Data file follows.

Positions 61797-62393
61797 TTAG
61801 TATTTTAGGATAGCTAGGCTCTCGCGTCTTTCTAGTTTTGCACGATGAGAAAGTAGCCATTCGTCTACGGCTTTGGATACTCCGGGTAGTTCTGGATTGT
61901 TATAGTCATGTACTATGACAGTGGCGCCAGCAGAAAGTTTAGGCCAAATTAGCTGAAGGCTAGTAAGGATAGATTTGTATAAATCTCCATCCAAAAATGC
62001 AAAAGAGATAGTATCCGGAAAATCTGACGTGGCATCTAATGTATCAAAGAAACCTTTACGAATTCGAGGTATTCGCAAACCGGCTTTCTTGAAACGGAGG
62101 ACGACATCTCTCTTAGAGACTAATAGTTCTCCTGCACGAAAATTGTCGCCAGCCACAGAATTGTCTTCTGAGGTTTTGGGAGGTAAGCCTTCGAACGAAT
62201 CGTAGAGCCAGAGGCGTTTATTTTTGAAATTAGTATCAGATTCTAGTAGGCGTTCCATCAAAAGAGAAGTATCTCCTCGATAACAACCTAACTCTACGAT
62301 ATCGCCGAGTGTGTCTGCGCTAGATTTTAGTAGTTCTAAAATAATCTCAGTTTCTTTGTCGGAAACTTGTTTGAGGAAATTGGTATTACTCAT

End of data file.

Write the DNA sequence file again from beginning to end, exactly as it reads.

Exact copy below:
Positions 61797-62393
61797 TTAG
61801 TATTTTAGGATAGCTAGGCTCTCGCGTCTTTCTAGTTTTGCACGATGAGAAAGTAGCCATTCGTCTACGGCTTTGGATACTCCGGGTAGTTCTGGATTGT
61901 TATAGTCATGTACTATGACAGTGGCGCCAGCAGAAAGTTTAGGCCAAATTAGCTGAAGGCTAGTAAGGATAGATTTGTATAAATCTCCATCCAAAAATGC
62001 AAAAGAGATAGTATCCGGAAAATCTGACGTGGCATCTAATGTATCAAAGAAACCTTTACGAATTCGAGGTATTCGCAAACCGGCTTTCTTGAAACGGAGG
62101 ACGACATCTCTCTTAGAGACTAATAGTTCTCCTGCACGAAAATTGTCGCCAGCCACAGAATTGTCTTCTGAGGTTTTGGGAGGTAAGCCTTCGAACGAAT
62201 CGTAGAGCCAGAGGCGTTTATTTTTGAAATTAGTATCAGATTCTAGTAGGCGTTCCATCAAAAGAGAAGTATCTCCTCGATAACAACCTAACTCTACGAT
62301 ATCGCCGAGTGTGTCTGCGCTAGATTTTAGTAGTTCTAAAATAATCTCAGTTTCTTTGTCGGAAACTTGTTTGAGGAAATTGGTATTACTCAT